Discussing Death With Children: A Developmental Approach

Sydney G. Kronaizl

Disclosures

Pediatr Nurs. 2019;45(1):47-50. 

In This Article

Supporting the Grieving Child

Grief, as a response to loss, is universal. The ways in which grief is expressed or manifests itself, however, varies greatly among individuals. Subjective though it may be, grief is closely related to one's developmental stage (D'Antonio, 2011; Schonfeld & Demaria, 2016). For this reason, children's grieving will differ dramatically from that of adults. This does not mean children do not grieve, simply that their grieving looks different.

Moreover, as children develop, their own grieving will differ from what it was in the past (Bluebond-Langner et al., 2012; D'Antonio, 2011). For example, in infants, grief may manifest itself in protest, crying fits, despair, and detachment (D'Antonio, 2011). In toddlers, grief may manifest itself in increased tantrums, clinginess, marked shifts in mood, and regression in skills, such as walking, talking, and toilet training (Auman, 2007). Grieving children in these stages especially require a consistent caring presence (D'Antonio, 2011). Therefore, supporting a grieving infant or toddler may include informing a surviving caregiver, who may also be withdrawn and navigating his or her own grief, of the importance of a caring presence and methods to provide this.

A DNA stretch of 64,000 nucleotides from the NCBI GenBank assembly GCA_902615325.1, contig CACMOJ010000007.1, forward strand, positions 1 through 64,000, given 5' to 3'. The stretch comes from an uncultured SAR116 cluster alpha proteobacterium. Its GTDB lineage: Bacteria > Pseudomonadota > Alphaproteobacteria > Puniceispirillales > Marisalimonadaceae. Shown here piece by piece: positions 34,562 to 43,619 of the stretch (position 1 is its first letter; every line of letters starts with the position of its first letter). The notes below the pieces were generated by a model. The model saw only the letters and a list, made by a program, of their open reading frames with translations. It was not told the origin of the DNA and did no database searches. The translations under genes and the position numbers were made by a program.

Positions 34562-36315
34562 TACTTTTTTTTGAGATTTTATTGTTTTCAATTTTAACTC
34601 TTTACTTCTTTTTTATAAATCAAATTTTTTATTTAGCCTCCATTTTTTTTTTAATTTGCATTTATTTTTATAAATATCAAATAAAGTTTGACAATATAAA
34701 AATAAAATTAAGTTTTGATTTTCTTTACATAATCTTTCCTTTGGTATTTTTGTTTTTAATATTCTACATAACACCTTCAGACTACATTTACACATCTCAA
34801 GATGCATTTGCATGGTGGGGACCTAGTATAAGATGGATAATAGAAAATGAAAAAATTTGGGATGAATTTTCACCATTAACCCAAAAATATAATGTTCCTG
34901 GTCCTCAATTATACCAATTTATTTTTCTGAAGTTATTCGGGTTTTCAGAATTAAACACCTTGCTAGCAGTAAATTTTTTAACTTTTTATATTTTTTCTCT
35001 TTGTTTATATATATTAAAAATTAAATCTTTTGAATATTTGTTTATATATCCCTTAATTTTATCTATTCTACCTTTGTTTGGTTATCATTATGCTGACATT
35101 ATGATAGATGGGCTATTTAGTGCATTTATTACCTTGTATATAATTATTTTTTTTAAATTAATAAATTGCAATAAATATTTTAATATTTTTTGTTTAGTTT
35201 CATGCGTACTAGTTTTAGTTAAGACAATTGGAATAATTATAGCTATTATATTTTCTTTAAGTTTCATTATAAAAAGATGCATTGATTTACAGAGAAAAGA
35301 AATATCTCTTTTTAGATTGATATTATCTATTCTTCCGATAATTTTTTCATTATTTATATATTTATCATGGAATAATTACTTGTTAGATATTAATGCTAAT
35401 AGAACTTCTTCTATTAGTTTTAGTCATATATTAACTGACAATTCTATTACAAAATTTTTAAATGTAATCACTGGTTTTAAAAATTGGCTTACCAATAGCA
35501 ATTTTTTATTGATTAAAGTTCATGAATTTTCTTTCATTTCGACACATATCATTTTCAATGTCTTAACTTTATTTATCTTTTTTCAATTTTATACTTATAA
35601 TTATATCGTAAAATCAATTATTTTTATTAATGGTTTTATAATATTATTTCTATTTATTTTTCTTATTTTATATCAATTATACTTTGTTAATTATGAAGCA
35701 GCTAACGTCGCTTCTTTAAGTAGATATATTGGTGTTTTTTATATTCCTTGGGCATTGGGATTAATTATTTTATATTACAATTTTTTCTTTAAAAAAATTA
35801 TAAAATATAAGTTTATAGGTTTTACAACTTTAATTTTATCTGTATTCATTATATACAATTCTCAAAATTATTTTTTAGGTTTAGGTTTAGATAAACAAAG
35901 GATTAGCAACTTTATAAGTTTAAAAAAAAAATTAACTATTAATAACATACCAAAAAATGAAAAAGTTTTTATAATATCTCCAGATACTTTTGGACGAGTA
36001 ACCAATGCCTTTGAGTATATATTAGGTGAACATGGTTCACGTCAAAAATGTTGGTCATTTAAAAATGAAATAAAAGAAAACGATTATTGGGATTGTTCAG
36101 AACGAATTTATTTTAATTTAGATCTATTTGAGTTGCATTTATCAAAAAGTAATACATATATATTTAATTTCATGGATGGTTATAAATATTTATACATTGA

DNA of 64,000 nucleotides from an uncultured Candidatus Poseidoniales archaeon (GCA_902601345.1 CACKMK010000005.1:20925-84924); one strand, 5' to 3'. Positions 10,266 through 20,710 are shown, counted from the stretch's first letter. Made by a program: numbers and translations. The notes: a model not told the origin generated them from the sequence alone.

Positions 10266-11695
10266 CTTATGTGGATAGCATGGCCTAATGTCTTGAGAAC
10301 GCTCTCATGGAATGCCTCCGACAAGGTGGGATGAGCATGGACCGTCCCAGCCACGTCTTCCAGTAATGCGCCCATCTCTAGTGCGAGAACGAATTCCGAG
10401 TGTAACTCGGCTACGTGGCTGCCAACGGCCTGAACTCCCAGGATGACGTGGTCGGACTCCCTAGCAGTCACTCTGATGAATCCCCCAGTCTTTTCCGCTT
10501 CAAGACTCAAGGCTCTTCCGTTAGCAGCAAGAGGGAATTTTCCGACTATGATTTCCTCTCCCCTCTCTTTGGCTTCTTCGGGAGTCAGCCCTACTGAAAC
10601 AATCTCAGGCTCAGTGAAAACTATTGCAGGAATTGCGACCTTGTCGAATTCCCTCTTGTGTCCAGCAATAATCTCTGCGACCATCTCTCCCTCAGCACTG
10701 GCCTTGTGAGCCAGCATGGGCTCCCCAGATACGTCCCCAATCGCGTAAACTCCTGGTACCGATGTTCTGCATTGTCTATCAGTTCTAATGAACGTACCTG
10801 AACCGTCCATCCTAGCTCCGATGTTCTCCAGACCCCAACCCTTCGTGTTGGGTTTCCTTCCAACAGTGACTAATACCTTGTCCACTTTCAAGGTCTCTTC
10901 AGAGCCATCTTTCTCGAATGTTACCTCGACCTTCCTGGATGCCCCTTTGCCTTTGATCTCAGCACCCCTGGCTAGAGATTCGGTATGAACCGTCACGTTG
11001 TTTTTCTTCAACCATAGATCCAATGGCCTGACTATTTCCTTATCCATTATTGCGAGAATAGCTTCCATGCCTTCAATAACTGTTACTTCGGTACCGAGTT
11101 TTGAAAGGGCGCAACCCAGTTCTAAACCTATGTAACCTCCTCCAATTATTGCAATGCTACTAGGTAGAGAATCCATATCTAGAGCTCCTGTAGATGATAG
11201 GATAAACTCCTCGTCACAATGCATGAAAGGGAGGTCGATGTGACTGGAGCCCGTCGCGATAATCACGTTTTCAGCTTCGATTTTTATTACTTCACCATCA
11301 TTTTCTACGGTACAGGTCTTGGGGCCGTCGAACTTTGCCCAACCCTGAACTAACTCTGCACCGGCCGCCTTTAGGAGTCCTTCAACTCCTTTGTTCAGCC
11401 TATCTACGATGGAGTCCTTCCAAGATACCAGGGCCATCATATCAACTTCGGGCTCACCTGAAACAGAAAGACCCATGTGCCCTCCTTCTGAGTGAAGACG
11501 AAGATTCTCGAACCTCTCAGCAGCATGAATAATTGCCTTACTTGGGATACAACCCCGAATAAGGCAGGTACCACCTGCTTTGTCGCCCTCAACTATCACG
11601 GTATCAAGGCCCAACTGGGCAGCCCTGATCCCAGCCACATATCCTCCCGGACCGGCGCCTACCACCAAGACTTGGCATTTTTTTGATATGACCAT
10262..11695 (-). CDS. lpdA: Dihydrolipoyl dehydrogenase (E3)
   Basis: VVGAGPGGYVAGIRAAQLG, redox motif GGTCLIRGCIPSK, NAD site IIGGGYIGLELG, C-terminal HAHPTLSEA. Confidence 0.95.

In school-aged children, grief may manifest itself in physical sickness (D'Antonio, 2011). As the child's language skills are increasing rapidly, literature interventions may be especially useful to this demographic (D'Antonio, 2011). In general, adolescents possess an understanding of all four aforementioned components of a death concept (Bonoti et al., 2013). As grieving adolescents think hypothetically and become acutely aware of the social implications of the death, walking through ways to answer questions about the death from peers may be especially beneficial (Schonfeld & Demaria, 2016). Manifestations of grief at each developmental stage, as well as recommendations for best practice, are summarized in Table 1.